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EghtesadOnline: Foreign exchange trade in the secondary market, known as Nima, declined significantly in three months since the beginning of the current fiscal year (March 20) up to June 13 compared to the similar period last year.

Nima is an online platform affiliated to the Central Bank of Iran where exporters sell their overseas income and local companies buy it for importing goods, machinery, equipment and raw materials. 

Currency sold in the secondary market amounted to €2.53 billion during the period, down from €4.38 billion in the same period last year, according to CBI data.   

The 73% decline indicates that more exporters failed to repatriate their overseas earnings, reportedly due to spread of the coronavirus that has harmed businesses across the globe.

Importers bought €1.54 billion in foreign currency from the market since the beginning of the year up to June 13 indicating 152% decline compared to last year when the total amount was  €3.89 billion. 

However, decline in transactions in the secondary market was accompanied by remarkably higher currency rates. A dollar sold for 160,930 rials on average during the reviewed period -- up over the average 113,800 rials, or 44.5%, during the corresponding period last year.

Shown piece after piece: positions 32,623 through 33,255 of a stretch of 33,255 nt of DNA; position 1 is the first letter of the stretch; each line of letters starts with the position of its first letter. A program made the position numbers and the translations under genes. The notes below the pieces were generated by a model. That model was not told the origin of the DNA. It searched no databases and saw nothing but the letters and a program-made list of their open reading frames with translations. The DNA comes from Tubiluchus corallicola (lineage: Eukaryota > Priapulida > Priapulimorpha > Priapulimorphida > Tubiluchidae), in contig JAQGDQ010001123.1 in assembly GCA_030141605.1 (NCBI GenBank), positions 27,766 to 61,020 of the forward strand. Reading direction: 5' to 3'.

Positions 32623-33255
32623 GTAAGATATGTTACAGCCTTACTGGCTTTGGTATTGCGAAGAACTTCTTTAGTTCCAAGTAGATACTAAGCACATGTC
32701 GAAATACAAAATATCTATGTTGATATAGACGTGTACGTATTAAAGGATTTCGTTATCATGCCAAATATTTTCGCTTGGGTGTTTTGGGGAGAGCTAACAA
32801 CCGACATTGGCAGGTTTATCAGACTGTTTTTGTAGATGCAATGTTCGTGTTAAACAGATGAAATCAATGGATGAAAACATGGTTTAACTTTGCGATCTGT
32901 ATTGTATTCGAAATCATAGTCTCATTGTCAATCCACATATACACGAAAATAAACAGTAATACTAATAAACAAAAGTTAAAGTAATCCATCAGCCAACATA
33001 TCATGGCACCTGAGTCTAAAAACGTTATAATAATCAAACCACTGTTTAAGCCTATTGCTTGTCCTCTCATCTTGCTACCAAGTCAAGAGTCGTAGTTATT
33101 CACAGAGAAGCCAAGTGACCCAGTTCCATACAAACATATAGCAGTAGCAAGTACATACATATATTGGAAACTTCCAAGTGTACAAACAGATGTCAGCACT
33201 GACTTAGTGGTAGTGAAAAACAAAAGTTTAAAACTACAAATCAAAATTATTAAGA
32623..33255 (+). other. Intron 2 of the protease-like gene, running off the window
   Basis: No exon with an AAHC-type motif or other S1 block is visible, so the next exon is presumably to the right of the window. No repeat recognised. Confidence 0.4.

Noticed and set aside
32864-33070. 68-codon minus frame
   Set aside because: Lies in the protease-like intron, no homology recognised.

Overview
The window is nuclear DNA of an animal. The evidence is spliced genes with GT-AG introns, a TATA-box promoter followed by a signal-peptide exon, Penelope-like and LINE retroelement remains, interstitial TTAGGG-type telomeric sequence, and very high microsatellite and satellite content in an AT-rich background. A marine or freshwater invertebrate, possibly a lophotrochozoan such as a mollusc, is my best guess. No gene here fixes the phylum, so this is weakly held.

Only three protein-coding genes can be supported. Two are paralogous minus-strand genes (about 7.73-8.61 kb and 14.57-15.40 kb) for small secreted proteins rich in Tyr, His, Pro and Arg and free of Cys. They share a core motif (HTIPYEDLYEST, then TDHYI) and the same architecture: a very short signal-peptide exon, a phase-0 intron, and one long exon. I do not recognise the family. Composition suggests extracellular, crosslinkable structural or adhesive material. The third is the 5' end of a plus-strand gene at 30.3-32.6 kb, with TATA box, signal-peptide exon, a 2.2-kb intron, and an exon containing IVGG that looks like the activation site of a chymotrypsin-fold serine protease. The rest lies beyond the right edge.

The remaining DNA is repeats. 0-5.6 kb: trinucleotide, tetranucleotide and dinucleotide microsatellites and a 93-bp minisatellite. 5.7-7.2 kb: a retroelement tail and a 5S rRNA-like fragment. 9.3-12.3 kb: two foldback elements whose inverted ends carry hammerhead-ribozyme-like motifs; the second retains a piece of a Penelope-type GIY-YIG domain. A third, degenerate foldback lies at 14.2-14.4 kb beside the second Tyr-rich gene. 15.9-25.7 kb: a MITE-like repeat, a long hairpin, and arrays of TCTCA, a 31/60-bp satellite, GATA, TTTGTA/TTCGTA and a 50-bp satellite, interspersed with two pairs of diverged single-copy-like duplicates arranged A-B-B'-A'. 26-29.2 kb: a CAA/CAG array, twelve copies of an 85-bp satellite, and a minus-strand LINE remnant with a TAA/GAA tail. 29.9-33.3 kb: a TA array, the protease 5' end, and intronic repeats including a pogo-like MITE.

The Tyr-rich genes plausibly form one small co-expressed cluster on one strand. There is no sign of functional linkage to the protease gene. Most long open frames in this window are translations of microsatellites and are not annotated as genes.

Market observers link the pattern of rising currency rates in the secondary market to the CBI’s new policies calling for less intervention in the market and creating more space for export companies. 

Higher forex rates at Nima encourage exporters to repatriate more of their overseas earnings. 

Soon after Nima was launched in the spring of 2018, exporters protested the legal government compulsion to sell their forex earnings below the open market rates. CBI obliges them to sell part of their currency on Nima where rates are lower than the open market. 

In the past two years businesses leaders have been quoted as saying that it is very difficult to make their foreign partners “understand the concept of conducting foreign trade via Nima.”  

One dollar in Tehran’s open market was selling for 179,000 rials on Saturday. With rates at Nima getting ever closer to the open market, exporters have been showing more interest in repatriating their earnings. 


Virus Impact 

Trade conducted via Nima declined due to government restrictions on businesses in the initial weeks of the coronavirus breakout to control the spread of the deadly disease. The other reason was that money exchange bureaus, which are in charge of transferring export earnings back home, were shut. Making matters worse was the closure of almost all border crossings in coordinated efforts with neighboring countries to fight the virus. 

Earlier in the week, the head of Export Guarantee Fund of Iran Afrouz Bahrami, pointed to the dire financial conditions of Iranian exporters’ overseas partners due to pandemic, noting that exporters’ difficulties in getting paid by their foreign partners had become a major risk to their business. 

“Commercial risks have particularly increased due to the coronavirus spread and falling crude oil prices,” she was quoted as saying.  

However, there are some signs that exports to neighbors are resuming gradually as border restrictions are eased.

In the same vein, the CBI Governor Abdolnasser Hemmati had earlier said that “repatriation of export earnings will be back to normal” as export companies get back to business. 



trade Nima Market Exchange